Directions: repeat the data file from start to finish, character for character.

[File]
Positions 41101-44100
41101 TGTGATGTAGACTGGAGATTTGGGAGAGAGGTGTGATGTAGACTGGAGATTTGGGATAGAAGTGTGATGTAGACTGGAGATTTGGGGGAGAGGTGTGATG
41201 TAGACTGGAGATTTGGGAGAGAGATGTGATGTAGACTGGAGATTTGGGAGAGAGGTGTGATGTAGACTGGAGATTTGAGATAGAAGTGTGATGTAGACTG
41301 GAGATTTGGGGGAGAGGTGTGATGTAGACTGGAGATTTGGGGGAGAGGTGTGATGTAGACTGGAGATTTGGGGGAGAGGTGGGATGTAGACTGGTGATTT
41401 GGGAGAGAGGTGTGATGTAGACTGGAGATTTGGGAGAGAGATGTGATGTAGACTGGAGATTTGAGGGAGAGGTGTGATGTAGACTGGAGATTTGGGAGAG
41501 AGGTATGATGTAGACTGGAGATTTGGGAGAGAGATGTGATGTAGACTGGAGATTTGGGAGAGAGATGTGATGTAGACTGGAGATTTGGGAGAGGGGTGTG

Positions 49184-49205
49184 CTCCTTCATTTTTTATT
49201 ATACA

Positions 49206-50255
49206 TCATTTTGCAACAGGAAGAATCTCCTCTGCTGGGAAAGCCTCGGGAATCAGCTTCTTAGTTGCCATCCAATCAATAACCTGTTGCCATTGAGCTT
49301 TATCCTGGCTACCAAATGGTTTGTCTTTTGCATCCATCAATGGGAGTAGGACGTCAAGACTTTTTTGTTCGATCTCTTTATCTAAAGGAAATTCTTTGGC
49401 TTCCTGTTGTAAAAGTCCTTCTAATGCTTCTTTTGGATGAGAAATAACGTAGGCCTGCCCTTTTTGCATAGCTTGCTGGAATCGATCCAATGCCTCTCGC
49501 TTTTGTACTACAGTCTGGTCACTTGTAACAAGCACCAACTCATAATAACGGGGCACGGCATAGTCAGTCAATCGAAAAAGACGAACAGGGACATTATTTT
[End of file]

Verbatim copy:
Positions 41101-44100
41101 TGTGATGTAGACTGGAGATTTGGGAGAGAGGTGTGATGTAGACTGGAGATTTGGGATAGAAGTGTGATGTAGACTGGAGATTTGGGGGAGAGGTGTGATG
41201 TAGACTGGAGATTTGGGAGAGAGATGTGATGTAGACTGGAGATTTGGGAGAGAGGTGTGATGTAGACTGGAGATTTGAGATAGAAGTGTGATGTAGACTG
41301 GAGATTTGGGGGAGAGGTGTGATGTAGACTGGAGATTTGGGGGAGAGGTGTGATGTAGACTGGAGATTTGGGGGAGAGGTGGGATGTAGACTGGTGATTT
41401 GGGAGAGAGGTGTGATGTAGACTGGAGATTTGGGAGAGAGATGTGATGTAGACTGGAGATTTGAGGGAGAGGTGTGATGTAGACTGGAGATTTGGGAGAG
41501 AGGTATGATGTAGACTGGAGATTTGGGAGAGAGATGTGATGTAGACTGGAGATTTGGGAGAGAGATGTGATGTAGACTGGAGATTTGGGAGAGGGGTGTG

Positions 49184-49205
49184 CTCCTTCATTTTTTATT
49201 ATACA

Positions 49206-50255
49206 TCATTTTGCAACAGGAAGAATCTCCTCTGCTGGGAAAGCCTCGGGAATCAGCTTCTTAGTTGCCATCCAATCAATAACCTGTTGCCATTGAGCTT
49301 TATCCTGGCTACCAAATGGTTTGTCTTTTGCATCCATCAATGGGAGTAGGACGTCAAGACTTTTTTGTTCGATCTCTTTATCTAAAGGAAATTCTTTGGC
49401 TTCCTGTTGTAAAAGTCCTTCTAATGCTTCTTTTGGATGAGAAATAACGTAGGCCTGCCCTTTTTGCATAGCTTGCTGGAATCGATCCAATGCCTCTCGC
49501 TTTTGTACTACAGTCTGGTCACTTGTAACAAGCACCAACTCATAATAACGGGGCACGGCATAGTCAGTCAATCGAAAAAGACGAACAGGGACATTATTTT